My fitness “aha!” moment is actually a journey that began almost a decade ago when I joined two friends in training for a half marathon. We ran that race, and I was so excited to cross the finish line. I thought about my dad, who was at home, preparing our family’s Thanksgiving meal. I thought about how he, fighting a losing battle with Type 2 diabetes, could barely walk, much less run. Powerful, right? I’d love to tell you I continued to run from that day, but the truth is, I didn’t run another race for four years. I did join a gym and began exercising regularly. I recognized that training for the half marathon put me in the best shape of my adult life, and I didn’t want to lose that.
In 2009, while my now husband and I were dating, we ran a few 5k and 10k races together. We weren’t fast, but the goal was to finish, to exercise together, to have fun. We even tackled a half marathon together. We were taking steps to become healthy, but more change was on the horizon. My dad passed away just three months before our wedding, his body shut down system by system because of the diabetes. My dad couldn’t walk me down the aisle because of a disease that was preventable.
After we settled into married life, my husband and I made some drastic diet changes. We signed up for a CSA (community supported agriculture) to make sure we would eat enough vegetables. We reduced the amount of meat we consumed, replacing it with plant-based protein sources. We stopped buying packaged/processed foods and began cooking from scratch. We continued to run and trained for more races. My husband even joined the gym in his office building and began attending yoga and Pilates classes regularly.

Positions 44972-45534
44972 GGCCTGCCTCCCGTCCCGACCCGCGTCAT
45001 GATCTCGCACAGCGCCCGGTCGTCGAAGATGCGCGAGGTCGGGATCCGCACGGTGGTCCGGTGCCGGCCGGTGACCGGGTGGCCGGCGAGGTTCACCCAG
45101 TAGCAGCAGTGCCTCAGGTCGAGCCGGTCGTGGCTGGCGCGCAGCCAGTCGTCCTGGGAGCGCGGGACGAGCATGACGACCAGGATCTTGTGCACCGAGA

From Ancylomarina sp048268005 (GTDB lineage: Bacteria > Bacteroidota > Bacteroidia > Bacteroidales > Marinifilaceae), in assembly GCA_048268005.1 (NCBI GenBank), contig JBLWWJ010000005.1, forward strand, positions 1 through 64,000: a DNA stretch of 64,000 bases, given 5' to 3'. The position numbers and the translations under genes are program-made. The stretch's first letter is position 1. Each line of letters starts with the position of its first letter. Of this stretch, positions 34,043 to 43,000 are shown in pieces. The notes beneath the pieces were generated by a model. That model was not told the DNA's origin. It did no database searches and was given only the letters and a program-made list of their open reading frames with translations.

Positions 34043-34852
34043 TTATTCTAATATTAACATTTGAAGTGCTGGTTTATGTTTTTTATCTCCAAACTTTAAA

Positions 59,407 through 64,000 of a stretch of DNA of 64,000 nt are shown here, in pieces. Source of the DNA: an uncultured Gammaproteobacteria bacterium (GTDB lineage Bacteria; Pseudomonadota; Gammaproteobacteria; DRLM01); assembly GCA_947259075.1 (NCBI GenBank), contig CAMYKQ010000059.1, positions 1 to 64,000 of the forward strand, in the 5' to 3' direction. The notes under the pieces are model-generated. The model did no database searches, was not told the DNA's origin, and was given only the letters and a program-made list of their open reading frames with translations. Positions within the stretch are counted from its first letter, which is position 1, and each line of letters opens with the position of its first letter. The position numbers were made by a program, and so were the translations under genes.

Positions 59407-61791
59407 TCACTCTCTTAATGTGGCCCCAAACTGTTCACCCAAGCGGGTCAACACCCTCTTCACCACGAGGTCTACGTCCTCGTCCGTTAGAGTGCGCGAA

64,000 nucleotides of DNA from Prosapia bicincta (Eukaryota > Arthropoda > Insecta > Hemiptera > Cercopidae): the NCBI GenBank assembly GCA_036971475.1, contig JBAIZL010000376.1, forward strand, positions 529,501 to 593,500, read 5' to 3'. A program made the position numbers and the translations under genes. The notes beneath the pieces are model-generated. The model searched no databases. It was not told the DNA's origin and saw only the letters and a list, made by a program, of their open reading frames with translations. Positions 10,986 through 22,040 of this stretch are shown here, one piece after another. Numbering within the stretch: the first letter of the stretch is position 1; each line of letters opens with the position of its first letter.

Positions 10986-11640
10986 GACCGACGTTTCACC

A few things happened in result of our changes. We both lost weight, we slept better, and we had more energy, overall. And we ran faster. The half marathon distance that took us almost 2.5 hours to complete in 2009 only took us 1:50 in 2011, even less in 2012. Our 30-minute 5ks shrank to 22-24 minutes in length. Our goal to simply finish shifted into “finish faster.” For me, it went further when I got a tiny taste of winning in November 2011. First place in my age group in a small 5k? Sure, why not? Second place in my age group in a larger 5k a month later? Yes, please. That first win changed something in me. In that moment, despite it being such a tiny race, I felt like an athlete. Not the kind with delusions of grandeur, but in a small-pond, medium-sized fish kind of way. It’s a feeling that’s addicting.
During that time, something clicked. I could be fit, and help others avoid the pain I carried. I would become a personal trainer, to help people get fit, to reclaim their inner athlete. To make sure their children didn’t lose them to a preventable disease. And in the mean time, I continue to run races with my husband. Sometimes it’s to win, and sometimes it’s simply because there’s someone out there who can’t. And I hope to inspire those who can but don’t know it yet.